Rough guide to... Wycombe Wanderers

Cod Almighty | Article

by Pat Bell

1 July 2006

Fate is cruelWycombe Wanderers? Who might they be?
Wycombe are an oddity among Football League sides away from the big cities. They have relatively little trouble generating favourable publicity; they attract fashionable, if not necessarily successful, managers (Tony Adams once gave an interview in which he explained in great detail how his players were too thick to understand the effect of eating an apple, and no doubt too thick to read the paper in which the article appeared, as well). They are thought of as progressive and upwardly mobile, but are stuck in the lower divisions, beset, this last year at least, by appalling circumstance. Wycombe are perhaps the earnest but not necessarily intelligent boy in a not very good school, or, to take a literary turn, Jude the Obscure, or Paul Pennyfeather in Waugh's Decline and Fall, the divinity student doomed through no fault of his own.

Last season
We carried the seeds of our failure to gain promotion inside ourselves, and in the end got exactly what we deserved, no matter if the deliverance came late. If you want a genuine hard luck story, talk to a Wycombe fan.

For the first half of the season, Wycombe were much the best as well as the most successful side in the division, going 21 matches before their first defeat. It seemed they were going to ride with comfort the sale of the widely admired striker Nathan Tyson to Nottingham Forest. Misfortune came off the field, first in January, when midfielder Mark Philo was fatally injured in a car crash, and then with the death from cancer of manager John Gorman's wife. By the time the step was taken to relieve him of his duties, a six-match losing run had sent Wycombe out of contention for the automatic promotion places and grateful to retain a play-off spot.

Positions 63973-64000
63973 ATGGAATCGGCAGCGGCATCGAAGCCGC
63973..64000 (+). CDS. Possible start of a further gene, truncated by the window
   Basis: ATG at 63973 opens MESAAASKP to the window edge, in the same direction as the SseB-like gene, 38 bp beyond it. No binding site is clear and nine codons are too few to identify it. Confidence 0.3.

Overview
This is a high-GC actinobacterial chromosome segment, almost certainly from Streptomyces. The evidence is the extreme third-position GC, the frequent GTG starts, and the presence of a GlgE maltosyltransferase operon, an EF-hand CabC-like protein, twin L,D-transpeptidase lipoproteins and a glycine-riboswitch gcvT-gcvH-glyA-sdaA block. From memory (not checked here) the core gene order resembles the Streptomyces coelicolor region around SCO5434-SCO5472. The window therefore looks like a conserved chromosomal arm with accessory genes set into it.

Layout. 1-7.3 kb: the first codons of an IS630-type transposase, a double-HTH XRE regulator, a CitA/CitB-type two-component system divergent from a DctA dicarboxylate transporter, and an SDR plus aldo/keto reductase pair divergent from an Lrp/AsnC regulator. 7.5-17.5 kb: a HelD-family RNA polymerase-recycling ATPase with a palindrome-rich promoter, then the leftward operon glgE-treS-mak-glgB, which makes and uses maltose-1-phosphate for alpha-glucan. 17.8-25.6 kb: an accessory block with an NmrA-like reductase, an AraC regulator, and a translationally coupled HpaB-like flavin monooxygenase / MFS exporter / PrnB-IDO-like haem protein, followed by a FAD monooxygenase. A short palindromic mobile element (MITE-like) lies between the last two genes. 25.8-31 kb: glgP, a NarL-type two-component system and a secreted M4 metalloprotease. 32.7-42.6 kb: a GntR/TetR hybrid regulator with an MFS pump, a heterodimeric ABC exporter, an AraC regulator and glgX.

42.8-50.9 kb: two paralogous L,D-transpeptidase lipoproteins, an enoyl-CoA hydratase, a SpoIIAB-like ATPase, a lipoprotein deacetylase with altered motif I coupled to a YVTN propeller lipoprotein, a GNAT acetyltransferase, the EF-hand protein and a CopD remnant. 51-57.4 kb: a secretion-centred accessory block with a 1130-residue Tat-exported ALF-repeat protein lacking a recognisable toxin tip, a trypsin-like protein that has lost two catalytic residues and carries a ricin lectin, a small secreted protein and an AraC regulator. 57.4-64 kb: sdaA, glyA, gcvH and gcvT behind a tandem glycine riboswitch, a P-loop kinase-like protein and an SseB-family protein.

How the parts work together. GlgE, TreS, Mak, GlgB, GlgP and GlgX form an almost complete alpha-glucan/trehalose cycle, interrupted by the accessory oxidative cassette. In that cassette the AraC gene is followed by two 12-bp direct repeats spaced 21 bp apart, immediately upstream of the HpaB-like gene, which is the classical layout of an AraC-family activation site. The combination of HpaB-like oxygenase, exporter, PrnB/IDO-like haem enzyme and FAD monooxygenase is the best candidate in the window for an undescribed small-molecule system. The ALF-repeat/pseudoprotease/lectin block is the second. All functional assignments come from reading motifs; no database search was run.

In Cheltenham they faced a side in form, and found themselves 2-0 down in the home leg. A late Tommy Mooney goal gave them hope, and they dominated the second leg (at least someone gave the Robins a game in the play-offs) without managing a goal.

Anticipate with relish
Relish? We'll be playing a decent side so it could be a good game, but the prospect of an away win is slim. So what is there to relish on the way? Adams Park, a BBC guide notes, is perched on the end of an industrial estate, some way from the town centre. After listing a ski slope and a golf course, the BBCs throws itself on the mercy of the court: "What can you do in Wycombe before or after the match? Send your recommendations to".

Wycombe is probably a really lovely place. It's just that the one time I went there, I got soaked walking back to the station.

Anticipate with dread
Tommy Mooney. Nuff said.

The way forward
The Chairboys are yet to appoint a replacement for Gorman, and the position of six out-of-contract players is yet to be resolved, with differing views as to whether or not managing director (do the Chairboys have a chairman?) Steve Hayes is trying to negotiate with them. Wycombe, however, is another country: they do things differently there, and seem content to announce that a new manager will be in place by the start of July. Imagine if our own John Fenty said that? The messageboards would be a carnival of nesbitry. Hayes has said: "We need someone with stability", presumably ruling out such slapstick heroes as Buster Keaton or Jurgen 'Whoops Where's Me Legs' Klinsmann.

I was inclined to think Wycombe would carry on where they left off in January, but I do like the idea of having a manager in place in time to sign a few players, and the talk of wage restructuring sends out a worrying signal. All in all, the Chairboys may be carrying a bit too much baggage, and not just because it's that time of year when footballers are heading for their holidays. A team doesn't become poor overnight though (unless they appoint Mike Lyons as manager) and Wycombe are due some luck. They will finish seventh and get promoted through the play-offs.